This studio will probably end up making Uwe Boll look like Stanley Kubrick
    Which would be quite a feat of nature.

  • Matri

    Wow, that’s just… Wow…

    I’ve met Internet trolls who weren’t even half as big an asshole as this guy.

  • alegrenaje

    Oh, man, that list up there is pretty much a shopping list for my parents. There is literally nothing on that list that they wouldn’t buy if the package advertised an affinity towards families.
    I’ve always rather hated this quality, but it sure does make holidays easier!

  • http://mordicai.livejournal.com Mordicai

    Wait! Winterlight…is that the computer from Neuromancer? No wait, that was Wintermute.

  • http://mistformsquirrel.deviantart.com/ mistformsquirrel

    I have a headache, but I can’t help but laugh at this.

    It even works on a metaphorical level, what with the movies being masturbatory fantasies for those still locked in the bubble.

  • http://mistformsquirrel.deviantart.com/ mistformsquirrel

    That… makes me incredibly stabby. As a child of divorced parents – I’m actually GLAD my parents got divorced, they were destroying themselves trying to make it work; particularly my mom.

  • http://mistformsquirrel.deviantart.com/ mistformsquirrel

    Alright, I think this post has officially won the internet for the day., lol, too perfect!

  • The_L1985

    The question itself disturbs me. How the fuck do you know that? Doesn’t your god work in “mysterious ways?”

  • The_L1985

    Another creepy aspect of this is, as mentioned before, I was 5. I was not yet old enough for books without pictures to be of any interest to me–and most full Bibles aren’t illustrated. So I basically had my Bible lessons, and those illustrated “Children’s Bibles,” both of which were heavily sanitized.

  • The_L1985

    Sounds like my mom. Dad…doesn’t quite seem to notice that the women’s lib movement happened. :/

  • The_L1985

    From what little I’ve seen of the film version, I can’t but agree with you.

  • The_L1985

    “You’ve been dealing with this depression thing for a few years now. Snap out of it!”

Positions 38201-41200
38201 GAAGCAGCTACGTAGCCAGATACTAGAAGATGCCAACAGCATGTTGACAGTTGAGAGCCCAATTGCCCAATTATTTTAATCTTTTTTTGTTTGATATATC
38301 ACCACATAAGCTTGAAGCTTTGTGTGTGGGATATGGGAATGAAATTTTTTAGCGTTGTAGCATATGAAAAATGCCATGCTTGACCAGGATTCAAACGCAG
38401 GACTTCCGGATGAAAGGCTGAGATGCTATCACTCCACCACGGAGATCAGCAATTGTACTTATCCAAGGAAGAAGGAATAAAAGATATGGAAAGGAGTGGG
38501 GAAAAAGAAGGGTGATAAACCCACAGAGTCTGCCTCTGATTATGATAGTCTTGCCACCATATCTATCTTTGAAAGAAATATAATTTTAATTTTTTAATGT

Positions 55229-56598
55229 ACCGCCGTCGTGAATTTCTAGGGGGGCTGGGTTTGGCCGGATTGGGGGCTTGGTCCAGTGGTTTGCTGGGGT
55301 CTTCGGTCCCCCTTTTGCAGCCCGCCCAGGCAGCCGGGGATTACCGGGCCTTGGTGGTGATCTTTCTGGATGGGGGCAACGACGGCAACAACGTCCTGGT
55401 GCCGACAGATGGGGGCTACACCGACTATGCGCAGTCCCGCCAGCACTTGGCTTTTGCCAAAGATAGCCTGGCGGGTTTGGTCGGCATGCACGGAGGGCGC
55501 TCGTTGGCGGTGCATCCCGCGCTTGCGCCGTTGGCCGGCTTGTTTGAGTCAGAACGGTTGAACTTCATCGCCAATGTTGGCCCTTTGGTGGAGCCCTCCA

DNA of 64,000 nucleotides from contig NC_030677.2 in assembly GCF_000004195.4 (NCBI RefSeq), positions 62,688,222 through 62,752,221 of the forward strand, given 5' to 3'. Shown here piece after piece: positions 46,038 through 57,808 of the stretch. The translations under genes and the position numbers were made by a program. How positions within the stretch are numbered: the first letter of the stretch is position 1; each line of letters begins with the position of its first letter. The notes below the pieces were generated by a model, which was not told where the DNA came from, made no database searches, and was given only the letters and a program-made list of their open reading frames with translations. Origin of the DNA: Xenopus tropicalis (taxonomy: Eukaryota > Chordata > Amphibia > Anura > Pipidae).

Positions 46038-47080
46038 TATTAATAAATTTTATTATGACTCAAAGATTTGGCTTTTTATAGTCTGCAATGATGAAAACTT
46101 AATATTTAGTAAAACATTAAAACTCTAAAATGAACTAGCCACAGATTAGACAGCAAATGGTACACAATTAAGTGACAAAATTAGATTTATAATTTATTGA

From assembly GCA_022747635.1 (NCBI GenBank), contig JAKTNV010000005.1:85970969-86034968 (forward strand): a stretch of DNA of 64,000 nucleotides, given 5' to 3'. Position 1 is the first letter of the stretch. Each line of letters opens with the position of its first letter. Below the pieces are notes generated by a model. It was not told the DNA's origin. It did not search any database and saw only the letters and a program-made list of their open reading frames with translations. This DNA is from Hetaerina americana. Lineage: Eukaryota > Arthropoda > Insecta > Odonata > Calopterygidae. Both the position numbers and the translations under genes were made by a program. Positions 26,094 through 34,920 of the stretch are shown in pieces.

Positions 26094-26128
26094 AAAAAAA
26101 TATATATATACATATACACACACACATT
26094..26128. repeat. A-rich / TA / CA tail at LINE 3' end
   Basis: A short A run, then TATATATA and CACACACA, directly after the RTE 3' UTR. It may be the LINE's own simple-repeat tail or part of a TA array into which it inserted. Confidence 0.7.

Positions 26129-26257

–My dad, who still doesn’t understand the difference between “clinical depression” and “feeling really sad.” He even used the “I was depressed after XYZ happened, but I got over it,” line.

  • The_L1985

    My parents are a bit odd about this sort of thing. They liked that one Christian football movie (can’t remember the name, but it has a big, weepy conversion scene on the bleachers around midway through) but can’t stand Christian romance. They were tricked into buying an audiobook of Christian romance because it was labeled as “Inspirational.” Mom was pretty PO’ed about the idea that conversion suddenly magically fixed everyone’s problems, because she’s been a devout Christian her entire life–which has had some decidedly rough spots.

    Both of us also read Beverly Lewis’s first Amish trilogy, too. Both of us agreed that it was annoying that every single plot development was telegraphed from near the beginning of the first book (seriously, Bev, can’t you give us a few chapters of suspense?), but what really got us talking was how the third book basically says, “Amish people aren’t really Christian because they follow additional rules. Unlike evangelicals, whose extra rules are TOTES BIBLICAL, YOU GUYS.” Neither of us liked the anti-Amish slur there. Given that Bev’s an ex-Amish woman, I’d say she’s waaaaay too bitter about her past and needs some distance from it before she writes any more books.

  • the shepard

    i agree.